Monday, September 8, 2008


I've said before that we are often not seated in a vast hotbed of mental health when we go to meetings. The Big Book tells us that there are times when medical attention is necessary to help us sort out our thinking.

Bad things happen to us, even when we're sober: relationships end, jobs are lost, loved ones die. This is part of life, and we're learning to live it on life's terms. Many of us then find that once we remove the alcohol from our brains, we see depression, anxiety, and other related mental conditions.

So it's not uncommon to encounter someone talking about suicide as we trudge this road to happy destiny. These are the common signs of potentially suicidal behavior, provided by the United States Army (and they would know!)

• Talking or hinting about suicide
• Formulating a plan to include acquiring the means to kill oneself
• Having a desire to die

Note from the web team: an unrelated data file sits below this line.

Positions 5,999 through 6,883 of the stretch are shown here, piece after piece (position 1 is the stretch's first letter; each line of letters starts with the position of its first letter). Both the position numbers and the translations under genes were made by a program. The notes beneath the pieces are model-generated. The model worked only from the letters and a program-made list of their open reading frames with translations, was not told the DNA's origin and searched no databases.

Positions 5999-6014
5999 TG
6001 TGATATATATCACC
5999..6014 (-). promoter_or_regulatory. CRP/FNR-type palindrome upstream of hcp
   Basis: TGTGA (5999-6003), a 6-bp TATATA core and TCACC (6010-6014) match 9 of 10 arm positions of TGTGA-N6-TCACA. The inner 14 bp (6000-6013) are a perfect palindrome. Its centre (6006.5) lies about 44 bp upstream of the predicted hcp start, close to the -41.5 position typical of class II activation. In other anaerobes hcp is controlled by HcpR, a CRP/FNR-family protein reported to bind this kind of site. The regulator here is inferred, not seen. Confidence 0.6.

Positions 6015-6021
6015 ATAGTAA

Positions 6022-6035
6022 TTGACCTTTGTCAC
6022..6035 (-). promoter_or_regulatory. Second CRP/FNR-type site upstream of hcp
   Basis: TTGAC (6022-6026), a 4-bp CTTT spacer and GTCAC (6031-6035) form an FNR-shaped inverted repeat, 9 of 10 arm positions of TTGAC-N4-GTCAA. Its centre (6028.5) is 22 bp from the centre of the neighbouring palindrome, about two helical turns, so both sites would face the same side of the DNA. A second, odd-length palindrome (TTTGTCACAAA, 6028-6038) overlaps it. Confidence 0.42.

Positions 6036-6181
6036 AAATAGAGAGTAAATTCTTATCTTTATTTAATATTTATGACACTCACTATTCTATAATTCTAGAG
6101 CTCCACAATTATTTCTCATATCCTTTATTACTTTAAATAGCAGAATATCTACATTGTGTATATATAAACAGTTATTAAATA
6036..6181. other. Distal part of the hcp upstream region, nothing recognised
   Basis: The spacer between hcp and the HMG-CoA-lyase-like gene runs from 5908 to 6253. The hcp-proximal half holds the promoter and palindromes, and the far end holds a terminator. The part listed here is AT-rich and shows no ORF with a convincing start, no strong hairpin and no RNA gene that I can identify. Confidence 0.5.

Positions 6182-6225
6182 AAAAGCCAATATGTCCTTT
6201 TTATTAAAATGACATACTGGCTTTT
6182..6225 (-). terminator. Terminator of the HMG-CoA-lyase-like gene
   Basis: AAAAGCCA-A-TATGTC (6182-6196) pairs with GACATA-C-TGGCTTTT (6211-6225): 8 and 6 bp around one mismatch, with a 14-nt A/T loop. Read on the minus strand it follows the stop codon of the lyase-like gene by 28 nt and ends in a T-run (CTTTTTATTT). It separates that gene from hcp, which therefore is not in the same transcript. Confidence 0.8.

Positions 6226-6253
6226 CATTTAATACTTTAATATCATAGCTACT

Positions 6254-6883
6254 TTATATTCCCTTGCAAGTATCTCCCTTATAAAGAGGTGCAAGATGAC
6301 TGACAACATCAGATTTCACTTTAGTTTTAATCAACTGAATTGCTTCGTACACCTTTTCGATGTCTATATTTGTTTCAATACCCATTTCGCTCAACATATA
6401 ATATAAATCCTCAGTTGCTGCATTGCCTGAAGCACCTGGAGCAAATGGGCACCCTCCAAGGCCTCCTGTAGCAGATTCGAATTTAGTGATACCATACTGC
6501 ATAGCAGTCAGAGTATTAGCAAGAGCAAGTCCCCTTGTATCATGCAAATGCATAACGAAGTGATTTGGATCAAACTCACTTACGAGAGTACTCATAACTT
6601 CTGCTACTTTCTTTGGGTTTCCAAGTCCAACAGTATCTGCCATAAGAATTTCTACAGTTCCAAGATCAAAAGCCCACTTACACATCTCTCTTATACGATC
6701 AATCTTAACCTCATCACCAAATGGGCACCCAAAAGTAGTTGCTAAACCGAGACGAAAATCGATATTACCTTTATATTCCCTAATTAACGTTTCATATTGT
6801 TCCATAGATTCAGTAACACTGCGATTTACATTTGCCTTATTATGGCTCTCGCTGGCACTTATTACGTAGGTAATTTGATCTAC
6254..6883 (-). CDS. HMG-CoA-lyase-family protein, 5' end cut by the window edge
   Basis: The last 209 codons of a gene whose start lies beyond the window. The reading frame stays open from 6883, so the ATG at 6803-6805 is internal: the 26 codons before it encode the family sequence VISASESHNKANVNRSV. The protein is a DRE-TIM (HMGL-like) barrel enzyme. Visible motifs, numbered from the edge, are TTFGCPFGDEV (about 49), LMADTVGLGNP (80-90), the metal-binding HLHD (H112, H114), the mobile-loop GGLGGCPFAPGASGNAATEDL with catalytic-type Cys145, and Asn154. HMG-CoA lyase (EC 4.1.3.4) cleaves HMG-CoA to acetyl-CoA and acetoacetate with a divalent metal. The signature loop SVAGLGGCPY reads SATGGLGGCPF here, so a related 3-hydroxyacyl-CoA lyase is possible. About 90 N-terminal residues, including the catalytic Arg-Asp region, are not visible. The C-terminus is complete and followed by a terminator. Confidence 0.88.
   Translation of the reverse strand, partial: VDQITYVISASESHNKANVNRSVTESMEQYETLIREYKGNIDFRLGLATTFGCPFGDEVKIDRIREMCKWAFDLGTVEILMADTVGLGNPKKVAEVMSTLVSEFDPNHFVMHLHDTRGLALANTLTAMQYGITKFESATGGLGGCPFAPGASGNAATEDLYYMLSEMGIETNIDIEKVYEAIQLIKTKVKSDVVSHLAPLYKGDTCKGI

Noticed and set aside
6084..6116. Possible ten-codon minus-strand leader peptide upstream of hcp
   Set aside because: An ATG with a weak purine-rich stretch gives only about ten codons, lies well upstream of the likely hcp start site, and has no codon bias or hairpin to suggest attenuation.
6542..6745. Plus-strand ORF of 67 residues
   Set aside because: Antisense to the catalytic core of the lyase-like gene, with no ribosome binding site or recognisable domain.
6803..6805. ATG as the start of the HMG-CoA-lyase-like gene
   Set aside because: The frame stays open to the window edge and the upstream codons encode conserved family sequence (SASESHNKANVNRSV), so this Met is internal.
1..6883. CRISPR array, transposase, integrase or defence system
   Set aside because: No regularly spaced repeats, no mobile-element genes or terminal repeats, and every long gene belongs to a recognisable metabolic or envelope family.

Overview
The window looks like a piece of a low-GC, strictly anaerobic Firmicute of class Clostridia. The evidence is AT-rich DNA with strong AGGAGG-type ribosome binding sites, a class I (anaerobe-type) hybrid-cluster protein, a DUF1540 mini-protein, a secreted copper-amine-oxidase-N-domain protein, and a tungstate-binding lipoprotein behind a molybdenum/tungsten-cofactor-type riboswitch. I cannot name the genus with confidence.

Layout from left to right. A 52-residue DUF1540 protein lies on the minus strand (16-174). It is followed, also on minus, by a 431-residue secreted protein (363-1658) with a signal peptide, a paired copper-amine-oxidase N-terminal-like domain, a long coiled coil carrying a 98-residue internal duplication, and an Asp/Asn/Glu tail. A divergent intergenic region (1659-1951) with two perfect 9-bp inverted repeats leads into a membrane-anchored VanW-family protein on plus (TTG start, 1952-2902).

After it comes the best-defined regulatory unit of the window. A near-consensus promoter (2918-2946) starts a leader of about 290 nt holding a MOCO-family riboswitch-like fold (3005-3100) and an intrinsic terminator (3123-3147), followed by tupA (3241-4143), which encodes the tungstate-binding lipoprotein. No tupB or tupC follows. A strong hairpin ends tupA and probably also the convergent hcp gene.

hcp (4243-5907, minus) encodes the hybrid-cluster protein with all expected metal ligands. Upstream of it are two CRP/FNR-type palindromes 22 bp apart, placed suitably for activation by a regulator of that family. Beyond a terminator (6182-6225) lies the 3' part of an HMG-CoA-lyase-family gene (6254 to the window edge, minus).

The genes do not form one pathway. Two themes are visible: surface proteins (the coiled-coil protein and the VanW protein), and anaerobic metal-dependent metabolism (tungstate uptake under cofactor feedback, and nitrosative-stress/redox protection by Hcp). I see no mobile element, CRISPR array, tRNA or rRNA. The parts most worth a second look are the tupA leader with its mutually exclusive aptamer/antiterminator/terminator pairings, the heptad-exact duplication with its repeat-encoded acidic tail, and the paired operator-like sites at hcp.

• Obsession with death (music, poetry, artwork)
• Themes of death in letters and notes
• Finalizing personal affairs
• Giving away personal possessions

Suicidal ideations are most common is those who are experiencing life changes that they perceive as totally negative, such as:

  • Relationship problems (loss of girlfriend/boyfriend,divorce, etc.)
    • Substance abuse issues/relapse
    • Work related problems
    • Transitions (retirement, adult children leaving home, etc.)
    • Serious medical problems
    • Significant loss (death of loved one, loss due to natural disasters, etc.)
    • Current/pending legal action
    • Setbacks (academic, career, or personal)
    • Severe, prolonged, and/or perceived unmanageable stress.
    • A sense of powerlessness, helplessness, and/or hopelessness
When someone we know talks about suicide or displays these nonverbal signs listed, it should always be taken seriously. Loved ones of those with these issues should immedaitely get some mental health services for these folks - as much as the depressed individual might not want you to, it could very well save their lives.